Wednesday, January 09, 2008

Finding the Time to Learn a New Language

I can’t stop smiling every time I browse the Internet or visit a local book shop and see those “Learn Chinese in 10 days” types of guides. It’s just silly, but people still fall for it, because learning a new language is a rather time consuming project and we’re all looking for ways to make it shorter. But seriously, 10 days? Anyway, if you’re looking for methods to cut down your learning to a couple of weeks, simply don’t. There are none. Your best bet is to try and structure your time so that you can learn over a longer period of time.

I’m a strong believer in online learning (obviously, otherwise we wouldn’t have started ) and from the perspective of time consumption, it’s probably the best you’ll get. Sure, face to face language courses can be very useful, but they require you to relocate and for the most part, you can’t set your own time schedule. It’s difficult if you have to go all the way to a course when you’re feeling down and you’re not in the right move to learn. With online learning, you can simply put down the mouse and pick up from where you left earlier when you’re in the right mood again.

My suggestion is to break down your learning session in short chunks, over a longer period of time. Instead of hauling all that new information in your head 6 hours each day for a month, you’re better off taking smaller bites, say 1 hour each day, for 4-5 months. If taken in smaller chunks, information can be stored more easily and you won’t have to worry about learning saturation, tiredness or information overload. Don’t subestimate this aspect, having fun (or at least not feeling stressed out) during the learning process can do wonders.

At Internet Polyglot, we also focus on the fun aspect of language learning as a means to get information across and stored. Anything that’s fun in learning can be done in 10-15 minutes, such as playing a short word game, vocabulary quizzes, using some flash cards or playing language related puzzles. If you don’t have a lot of time at hand or if you’re just not feeling in the mood to start with an online course, those 15 minutes of playing during your lunch break will still be helpful. Obviously, the learning frame will be longer, but then again, it’s not like you put a lot of work into it :).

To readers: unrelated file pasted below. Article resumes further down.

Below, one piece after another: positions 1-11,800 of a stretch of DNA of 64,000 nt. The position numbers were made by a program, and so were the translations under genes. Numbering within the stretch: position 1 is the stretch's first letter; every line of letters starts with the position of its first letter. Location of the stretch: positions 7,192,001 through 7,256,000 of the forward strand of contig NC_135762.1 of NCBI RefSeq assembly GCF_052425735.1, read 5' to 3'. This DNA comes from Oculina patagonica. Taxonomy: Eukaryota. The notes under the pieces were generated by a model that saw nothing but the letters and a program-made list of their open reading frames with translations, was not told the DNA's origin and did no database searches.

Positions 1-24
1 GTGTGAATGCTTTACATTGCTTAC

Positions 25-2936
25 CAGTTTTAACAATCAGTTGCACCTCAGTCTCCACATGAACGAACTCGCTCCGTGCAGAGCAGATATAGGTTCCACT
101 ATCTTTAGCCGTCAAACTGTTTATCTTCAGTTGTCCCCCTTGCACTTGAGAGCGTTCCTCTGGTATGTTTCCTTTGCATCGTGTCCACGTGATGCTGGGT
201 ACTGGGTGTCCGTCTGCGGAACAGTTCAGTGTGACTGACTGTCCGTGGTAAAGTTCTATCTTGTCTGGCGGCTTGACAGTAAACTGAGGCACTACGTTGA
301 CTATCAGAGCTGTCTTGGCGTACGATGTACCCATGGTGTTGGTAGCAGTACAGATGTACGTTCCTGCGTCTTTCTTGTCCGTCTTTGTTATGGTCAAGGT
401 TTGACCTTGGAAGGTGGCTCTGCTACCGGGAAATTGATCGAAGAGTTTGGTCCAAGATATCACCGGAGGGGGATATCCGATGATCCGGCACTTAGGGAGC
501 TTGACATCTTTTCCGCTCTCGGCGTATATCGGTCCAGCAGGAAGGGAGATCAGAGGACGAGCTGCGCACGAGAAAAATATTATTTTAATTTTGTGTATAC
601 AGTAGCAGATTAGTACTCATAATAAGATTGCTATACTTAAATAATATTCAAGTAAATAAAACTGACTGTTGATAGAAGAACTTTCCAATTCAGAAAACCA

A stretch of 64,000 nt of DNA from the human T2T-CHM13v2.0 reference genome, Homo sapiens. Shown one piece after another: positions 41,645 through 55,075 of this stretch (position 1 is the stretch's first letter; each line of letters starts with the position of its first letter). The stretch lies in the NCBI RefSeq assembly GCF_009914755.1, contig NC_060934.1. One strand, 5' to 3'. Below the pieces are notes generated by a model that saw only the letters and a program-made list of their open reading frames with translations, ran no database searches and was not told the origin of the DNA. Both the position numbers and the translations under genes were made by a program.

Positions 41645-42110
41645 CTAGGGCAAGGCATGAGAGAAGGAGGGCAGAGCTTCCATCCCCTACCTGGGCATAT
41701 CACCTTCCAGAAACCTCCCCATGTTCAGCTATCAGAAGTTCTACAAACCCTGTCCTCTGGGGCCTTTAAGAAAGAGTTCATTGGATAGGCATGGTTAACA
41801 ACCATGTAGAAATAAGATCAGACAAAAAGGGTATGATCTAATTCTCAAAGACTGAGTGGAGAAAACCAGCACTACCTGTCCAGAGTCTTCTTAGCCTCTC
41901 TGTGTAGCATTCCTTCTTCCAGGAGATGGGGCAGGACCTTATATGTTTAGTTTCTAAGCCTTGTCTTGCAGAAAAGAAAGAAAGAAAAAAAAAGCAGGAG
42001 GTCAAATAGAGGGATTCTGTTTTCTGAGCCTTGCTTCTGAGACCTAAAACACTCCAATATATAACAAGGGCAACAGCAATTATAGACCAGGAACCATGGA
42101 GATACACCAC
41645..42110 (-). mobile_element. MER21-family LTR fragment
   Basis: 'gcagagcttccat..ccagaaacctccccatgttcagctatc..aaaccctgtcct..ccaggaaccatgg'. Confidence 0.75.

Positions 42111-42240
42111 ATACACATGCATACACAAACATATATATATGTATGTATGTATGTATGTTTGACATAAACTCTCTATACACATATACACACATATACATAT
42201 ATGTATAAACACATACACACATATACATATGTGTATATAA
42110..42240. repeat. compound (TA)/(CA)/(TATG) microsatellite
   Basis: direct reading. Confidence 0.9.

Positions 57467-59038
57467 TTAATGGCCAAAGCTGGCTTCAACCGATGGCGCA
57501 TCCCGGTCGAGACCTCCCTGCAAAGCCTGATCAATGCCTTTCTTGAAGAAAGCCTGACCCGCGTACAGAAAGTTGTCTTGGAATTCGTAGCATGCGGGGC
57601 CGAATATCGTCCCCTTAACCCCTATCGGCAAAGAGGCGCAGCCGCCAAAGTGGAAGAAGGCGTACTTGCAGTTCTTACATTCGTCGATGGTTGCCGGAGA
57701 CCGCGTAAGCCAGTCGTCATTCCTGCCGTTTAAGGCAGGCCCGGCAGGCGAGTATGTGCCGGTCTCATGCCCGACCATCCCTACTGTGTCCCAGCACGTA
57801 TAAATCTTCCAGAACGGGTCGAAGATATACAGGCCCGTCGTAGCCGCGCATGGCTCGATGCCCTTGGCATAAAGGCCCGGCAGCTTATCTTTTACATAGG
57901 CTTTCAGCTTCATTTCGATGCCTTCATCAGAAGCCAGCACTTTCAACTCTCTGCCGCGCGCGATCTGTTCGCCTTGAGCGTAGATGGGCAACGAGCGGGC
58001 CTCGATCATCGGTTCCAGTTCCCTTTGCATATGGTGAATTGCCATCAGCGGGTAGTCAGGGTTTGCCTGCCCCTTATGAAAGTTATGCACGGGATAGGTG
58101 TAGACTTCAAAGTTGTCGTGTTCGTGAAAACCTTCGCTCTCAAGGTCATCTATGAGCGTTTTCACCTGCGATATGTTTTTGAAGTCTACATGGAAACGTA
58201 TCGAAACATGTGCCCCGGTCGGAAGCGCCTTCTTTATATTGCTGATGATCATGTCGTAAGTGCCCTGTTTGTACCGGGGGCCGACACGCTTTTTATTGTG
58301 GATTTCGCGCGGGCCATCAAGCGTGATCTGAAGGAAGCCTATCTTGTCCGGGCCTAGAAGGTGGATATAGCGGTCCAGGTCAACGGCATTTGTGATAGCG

The only disadvantage of Internet language learning from a time-wise perspective is the many distractions that can appear on a computer. Instant messaging, online flash games, social networking sites and whatnot. They can all be very time consuming and they can easily redirect you from learning to wasting time. My suggestion is that whenever you start learning, regardless if you plan on doing it for 15 minutes or 1 hour, you turn off everything that can be a distraction. Close all tabs of addicting websites and try to fight to urge to “just check up on them” for the next hour. Close MSN, Yahoo Messenger or AOL so that no one bothers you. Myspace, Facebook and hi5 won’t miss you if you’re gone for an hour either :)

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